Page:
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Those pictures are of a herd of roughly 20 animals, mostly ewes and adolescents, which wondered across the river while I was fishing.  The herd also contained about 8 lambs and one large ram.  It was a wonderful experience to be fly fishing for trout, on a clear river, surrounded by bighorn sheep.  I nearly forgot I was just a few miles from a metropolitan area with a population of 2.8 million people.

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That being said, Waterton Canyon is not a secret and is very popular with bikers, hikers, and joggers.  You will see anglers but you won’t feel crowded.  The best part is the road is only used by Denver Water maintenance vehicles, so you won’t have to listen to traffic scream by like on Clear Creek, Boulder Creek, The Big Thompson and other rivers in the area.  The scenery isn’t perfect because there are a lot of power lines zigzagging through the canyon but they don’t completely ruin the rustic nature of the area.

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In conclusion, Waterton Canyon is a wonderful place.  Its proximity to Denver means you will never be alone on the trail.  However, the fact that such a wonderful place full of wildlife and good trout fishing exists so close to a major city is a testament to all the things the state of Colorado is doing right with its bounty of environmental riches.  The vast majority of the trout you’ll catch will be decent sized but there is an opportunity to catch some slabs in the deeper pools if you’re lucky.  Even if the fishing is slow you’re likely to be surrounded by wildlife of all kinds, but watch out for rattlesnakes as this is prime habitat for them.  So, check out Waterton Canyon, it’s easily accessible and close to Denver.  It’s also a tailwater so it will be open for fishing all year long (you can bet I’ll check in on it again in the winter months).  Waterton is a great place for anyone who loves the outdoors, but bring your hiking boots or a bike because there’s over 6 miles of river for you to explore!  Until next time, happy fishing!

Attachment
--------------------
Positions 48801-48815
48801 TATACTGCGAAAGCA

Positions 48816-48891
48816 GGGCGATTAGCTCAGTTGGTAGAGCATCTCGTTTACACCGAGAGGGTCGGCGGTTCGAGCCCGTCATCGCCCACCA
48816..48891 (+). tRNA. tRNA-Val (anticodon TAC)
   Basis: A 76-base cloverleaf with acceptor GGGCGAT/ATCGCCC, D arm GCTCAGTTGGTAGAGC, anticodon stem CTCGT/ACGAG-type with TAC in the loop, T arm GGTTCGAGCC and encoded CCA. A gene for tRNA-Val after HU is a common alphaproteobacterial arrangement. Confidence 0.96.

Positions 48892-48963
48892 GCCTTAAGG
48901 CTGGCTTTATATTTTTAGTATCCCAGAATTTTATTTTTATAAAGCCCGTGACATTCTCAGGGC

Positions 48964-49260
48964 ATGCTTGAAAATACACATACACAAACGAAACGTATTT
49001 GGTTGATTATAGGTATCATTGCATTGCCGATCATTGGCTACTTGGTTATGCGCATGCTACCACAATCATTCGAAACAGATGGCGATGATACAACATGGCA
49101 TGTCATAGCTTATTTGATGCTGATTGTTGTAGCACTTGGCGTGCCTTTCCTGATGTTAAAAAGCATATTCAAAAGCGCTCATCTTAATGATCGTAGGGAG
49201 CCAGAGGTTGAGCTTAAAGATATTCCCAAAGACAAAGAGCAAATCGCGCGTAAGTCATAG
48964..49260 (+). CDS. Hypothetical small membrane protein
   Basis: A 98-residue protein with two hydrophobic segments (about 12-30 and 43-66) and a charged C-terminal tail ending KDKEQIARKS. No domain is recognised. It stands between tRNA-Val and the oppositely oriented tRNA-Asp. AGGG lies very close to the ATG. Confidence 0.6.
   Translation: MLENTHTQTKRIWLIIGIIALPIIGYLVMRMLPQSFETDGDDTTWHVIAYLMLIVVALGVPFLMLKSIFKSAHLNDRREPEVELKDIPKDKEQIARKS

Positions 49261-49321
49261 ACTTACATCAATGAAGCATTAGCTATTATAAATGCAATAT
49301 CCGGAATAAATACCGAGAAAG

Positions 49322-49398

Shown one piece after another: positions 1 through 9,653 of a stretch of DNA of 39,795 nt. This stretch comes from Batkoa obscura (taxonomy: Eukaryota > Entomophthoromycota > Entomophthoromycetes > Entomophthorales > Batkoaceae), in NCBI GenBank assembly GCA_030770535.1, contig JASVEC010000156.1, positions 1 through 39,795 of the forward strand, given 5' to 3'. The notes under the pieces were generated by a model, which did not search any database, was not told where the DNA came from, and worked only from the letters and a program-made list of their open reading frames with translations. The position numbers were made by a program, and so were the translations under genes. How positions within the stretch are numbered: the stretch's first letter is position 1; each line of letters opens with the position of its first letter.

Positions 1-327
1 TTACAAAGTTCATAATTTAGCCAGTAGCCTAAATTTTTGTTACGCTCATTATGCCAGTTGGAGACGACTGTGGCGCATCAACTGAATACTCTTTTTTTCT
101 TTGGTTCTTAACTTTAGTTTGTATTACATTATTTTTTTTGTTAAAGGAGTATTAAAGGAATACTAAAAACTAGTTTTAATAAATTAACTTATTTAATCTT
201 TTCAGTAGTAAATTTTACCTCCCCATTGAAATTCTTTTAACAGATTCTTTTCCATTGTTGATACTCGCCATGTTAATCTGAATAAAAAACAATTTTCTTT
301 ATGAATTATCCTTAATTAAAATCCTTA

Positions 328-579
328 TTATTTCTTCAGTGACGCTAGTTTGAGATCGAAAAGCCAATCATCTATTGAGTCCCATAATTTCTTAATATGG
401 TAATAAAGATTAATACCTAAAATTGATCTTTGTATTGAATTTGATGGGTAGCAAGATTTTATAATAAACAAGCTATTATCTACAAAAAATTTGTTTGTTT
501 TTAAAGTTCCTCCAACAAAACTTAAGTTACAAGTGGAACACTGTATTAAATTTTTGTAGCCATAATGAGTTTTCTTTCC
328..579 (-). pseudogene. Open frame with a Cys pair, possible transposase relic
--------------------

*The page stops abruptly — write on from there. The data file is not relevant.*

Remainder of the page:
• A. Egli

 

 

 

Categories: Fly Fishing, Places to GoTags: , , , , , , , , , , , , , , , , , , , , , , , ,